Before the onset of 1932, the list, proverbial in all wardrooms and other officers messes, stopped at the lowest levels of midshipmen and warrant officers.

Then at the end of February [29th, a leap year] 1932, this list, published in the Times was issued, and for the first time democracy was established throughout the British Armed Forces, from the very top - admiral of the fleet -  to the very bottom viz an ordinary seaman as this cutting shows: boys never occupied complement billets and were discounted for equivalent ranks purposes.  At the beginning of the 21st century, the ordinary seaman rate was withdrawn making the able seaman the starter rate in the navy.

This list endorses the status quo of 1970 [planning] 1972 [execution] at the introduction into the navy of the Fleet Chief Petty Officer [FCPO] as a rank equating with the Army and RAF 1st class warrant officers, all three non-commissioned rates. Come 1987 {?} the rate FCPO had changed to WO = warrant officer, and then WO1, the substantive rate followed by the ratings trade or branch title, and a new rate WO2 [2004] was introduced for CPO's holding charge appointments as artificer's.  However, by 2014 [at the April pay rise], it was withdrawn with existing WO2's allowed to keep their rate and pay until they were either promoted to WO1 or left the service.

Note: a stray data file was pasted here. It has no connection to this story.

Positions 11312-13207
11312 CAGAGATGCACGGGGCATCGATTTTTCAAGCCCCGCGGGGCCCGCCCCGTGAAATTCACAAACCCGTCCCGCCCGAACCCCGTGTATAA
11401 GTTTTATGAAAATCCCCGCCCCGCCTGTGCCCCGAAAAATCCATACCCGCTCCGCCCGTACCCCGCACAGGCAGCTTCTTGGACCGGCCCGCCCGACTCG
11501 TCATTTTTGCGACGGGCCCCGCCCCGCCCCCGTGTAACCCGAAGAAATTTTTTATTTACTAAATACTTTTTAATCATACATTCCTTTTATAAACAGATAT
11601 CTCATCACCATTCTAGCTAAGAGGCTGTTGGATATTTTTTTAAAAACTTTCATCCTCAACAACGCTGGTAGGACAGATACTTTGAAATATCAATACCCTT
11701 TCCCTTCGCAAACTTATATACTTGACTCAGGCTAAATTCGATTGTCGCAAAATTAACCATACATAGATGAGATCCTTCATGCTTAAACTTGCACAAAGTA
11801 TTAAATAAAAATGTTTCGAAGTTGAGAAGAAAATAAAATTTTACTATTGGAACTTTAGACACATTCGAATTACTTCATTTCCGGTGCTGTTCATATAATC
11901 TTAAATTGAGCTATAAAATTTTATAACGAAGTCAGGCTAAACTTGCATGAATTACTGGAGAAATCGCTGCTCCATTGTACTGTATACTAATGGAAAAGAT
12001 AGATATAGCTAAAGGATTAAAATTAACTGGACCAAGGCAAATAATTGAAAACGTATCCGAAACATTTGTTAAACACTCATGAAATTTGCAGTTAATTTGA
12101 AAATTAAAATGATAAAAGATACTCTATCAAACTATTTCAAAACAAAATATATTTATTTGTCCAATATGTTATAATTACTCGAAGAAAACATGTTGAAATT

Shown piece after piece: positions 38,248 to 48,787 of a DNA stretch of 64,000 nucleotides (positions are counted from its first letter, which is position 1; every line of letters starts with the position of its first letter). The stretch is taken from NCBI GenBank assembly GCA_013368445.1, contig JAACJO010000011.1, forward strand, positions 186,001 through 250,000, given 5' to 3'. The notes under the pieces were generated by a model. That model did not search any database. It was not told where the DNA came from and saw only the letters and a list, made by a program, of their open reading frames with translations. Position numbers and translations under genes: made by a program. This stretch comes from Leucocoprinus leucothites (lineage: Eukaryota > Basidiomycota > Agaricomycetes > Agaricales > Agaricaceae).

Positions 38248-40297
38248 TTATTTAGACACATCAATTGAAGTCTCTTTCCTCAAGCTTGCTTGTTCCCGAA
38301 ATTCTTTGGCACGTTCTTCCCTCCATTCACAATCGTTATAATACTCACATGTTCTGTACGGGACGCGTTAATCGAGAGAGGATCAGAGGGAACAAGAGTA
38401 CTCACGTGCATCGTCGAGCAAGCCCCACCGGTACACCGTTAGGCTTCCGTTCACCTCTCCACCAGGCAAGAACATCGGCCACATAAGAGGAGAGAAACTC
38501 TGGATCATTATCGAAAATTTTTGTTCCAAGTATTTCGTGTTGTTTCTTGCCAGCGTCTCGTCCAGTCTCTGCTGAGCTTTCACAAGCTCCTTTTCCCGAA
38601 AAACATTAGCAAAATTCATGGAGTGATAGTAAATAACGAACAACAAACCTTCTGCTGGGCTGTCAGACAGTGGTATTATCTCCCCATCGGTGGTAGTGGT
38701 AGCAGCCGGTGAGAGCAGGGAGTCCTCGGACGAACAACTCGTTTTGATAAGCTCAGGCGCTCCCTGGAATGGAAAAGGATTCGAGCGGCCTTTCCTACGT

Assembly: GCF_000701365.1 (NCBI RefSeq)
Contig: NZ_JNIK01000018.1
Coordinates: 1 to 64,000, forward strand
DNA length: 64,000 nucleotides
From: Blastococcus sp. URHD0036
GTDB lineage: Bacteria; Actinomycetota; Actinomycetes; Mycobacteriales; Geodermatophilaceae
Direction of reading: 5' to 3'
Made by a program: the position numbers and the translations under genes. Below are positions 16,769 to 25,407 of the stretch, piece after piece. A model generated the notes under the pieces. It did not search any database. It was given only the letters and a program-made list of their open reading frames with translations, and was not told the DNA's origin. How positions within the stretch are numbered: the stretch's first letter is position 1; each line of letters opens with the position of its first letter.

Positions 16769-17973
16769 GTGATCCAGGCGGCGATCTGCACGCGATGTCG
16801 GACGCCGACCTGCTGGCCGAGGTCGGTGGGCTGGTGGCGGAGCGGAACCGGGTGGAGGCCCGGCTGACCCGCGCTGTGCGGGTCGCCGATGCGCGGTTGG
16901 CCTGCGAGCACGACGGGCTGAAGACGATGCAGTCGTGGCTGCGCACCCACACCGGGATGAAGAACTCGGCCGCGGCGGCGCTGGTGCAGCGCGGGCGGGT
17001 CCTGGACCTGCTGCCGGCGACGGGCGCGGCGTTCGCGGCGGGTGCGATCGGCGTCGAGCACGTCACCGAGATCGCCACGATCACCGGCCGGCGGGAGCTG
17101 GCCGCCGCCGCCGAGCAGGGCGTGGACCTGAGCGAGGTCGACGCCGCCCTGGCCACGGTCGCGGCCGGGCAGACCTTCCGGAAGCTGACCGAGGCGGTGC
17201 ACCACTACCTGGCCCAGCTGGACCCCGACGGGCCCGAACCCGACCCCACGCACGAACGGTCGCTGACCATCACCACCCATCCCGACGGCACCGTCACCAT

By 1949 naval warrant officers had disappeared and in their places Branch Officers were established, equating to a pilot officer in the RAF [one thin " stripe] and a second lieutenant in the Army with one pip. On promotion to senior branch officers, they took down their " stripe, and replaced it with a " stripe at which time their equivalent in the army and air force were respectively a lieutenant and a flying officer.